Help them review and customize their note-taking methods

When it comes to methods, there are a lot of options out there. The trick is to guide your students in picking up the one that fits their learning style. Are they more of a kinesthetic learner, or are they visual or auditory? Run through the classical note taking methods and determine which aspects can be adopted and which can be improved or personalized.

Outline method

As WAC Journal points out, structuring notes in a hierarchy – the outline style – is the most beneficial to students, because it allows them to view important concepts in an easy-to-read format. While this method keeps data organized, it doesn’t always support the actual lecture experience, where the information flow isn’t necessarily as organized.

More approachable methods are the non-linear ones that permit your students to create their study guide as they go. These include methods like mind-mapping, the Cornell System or Smart Wisdom, to name some of the most popular.

Cornell and Mind Mapping method

The Cornell System is a good method for everyday lectures, due to its grid scheme. It’s a system and a format that builds on what is known as the 5R’s of note taking: Record, Reduce, Recite, Reflect and Review. There are no particular disadvantages or challenges with this method because of its simple structure.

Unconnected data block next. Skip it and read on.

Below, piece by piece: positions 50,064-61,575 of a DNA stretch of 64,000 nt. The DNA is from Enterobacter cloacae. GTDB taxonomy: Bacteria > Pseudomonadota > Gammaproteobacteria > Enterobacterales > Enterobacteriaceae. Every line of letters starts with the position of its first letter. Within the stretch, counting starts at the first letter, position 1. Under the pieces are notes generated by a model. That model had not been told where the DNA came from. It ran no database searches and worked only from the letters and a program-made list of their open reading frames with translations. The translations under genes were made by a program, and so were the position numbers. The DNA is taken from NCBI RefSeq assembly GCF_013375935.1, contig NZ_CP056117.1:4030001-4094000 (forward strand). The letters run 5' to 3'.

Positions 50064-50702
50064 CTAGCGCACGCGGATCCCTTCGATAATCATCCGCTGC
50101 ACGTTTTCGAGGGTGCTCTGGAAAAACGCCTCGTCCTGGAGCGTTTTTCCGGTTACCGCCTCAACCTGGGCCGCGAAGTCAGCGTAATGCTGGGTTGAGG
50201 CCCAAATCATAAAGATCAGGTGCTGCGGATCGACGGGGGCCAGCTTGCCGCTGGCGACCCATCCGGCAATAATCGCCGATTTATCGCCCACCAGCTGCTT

For the visual learners, mind mapping helps visually identify relationships between concepts, phrases and key terms. The format is based on a main concept – placed in the center of the page – to which new ideas are added through connectors that illustrate the relationships.

Most of the non-linear note-taking methods can be used either on paper or digitally. The advantage of the digital notes being that typing allows students to take a larger quantity of notes in a shorter period of time. For the Cornell method you can print out a set of guidelines or simply grab a free template for using it online. As for mind-mapping, you have lots of options for digital notes as well as on paper use.

Sketchnotes method

Last but not least in this walkthrough are the sketchnotes – made to revamp your student’s note taking practice and make it more meaningful and interesting. It is a method that helps them make sense of information through the use of images, text and diagrams. It’s like doodling, with a purpose – that of developing the listening, organizing and synopsis skills!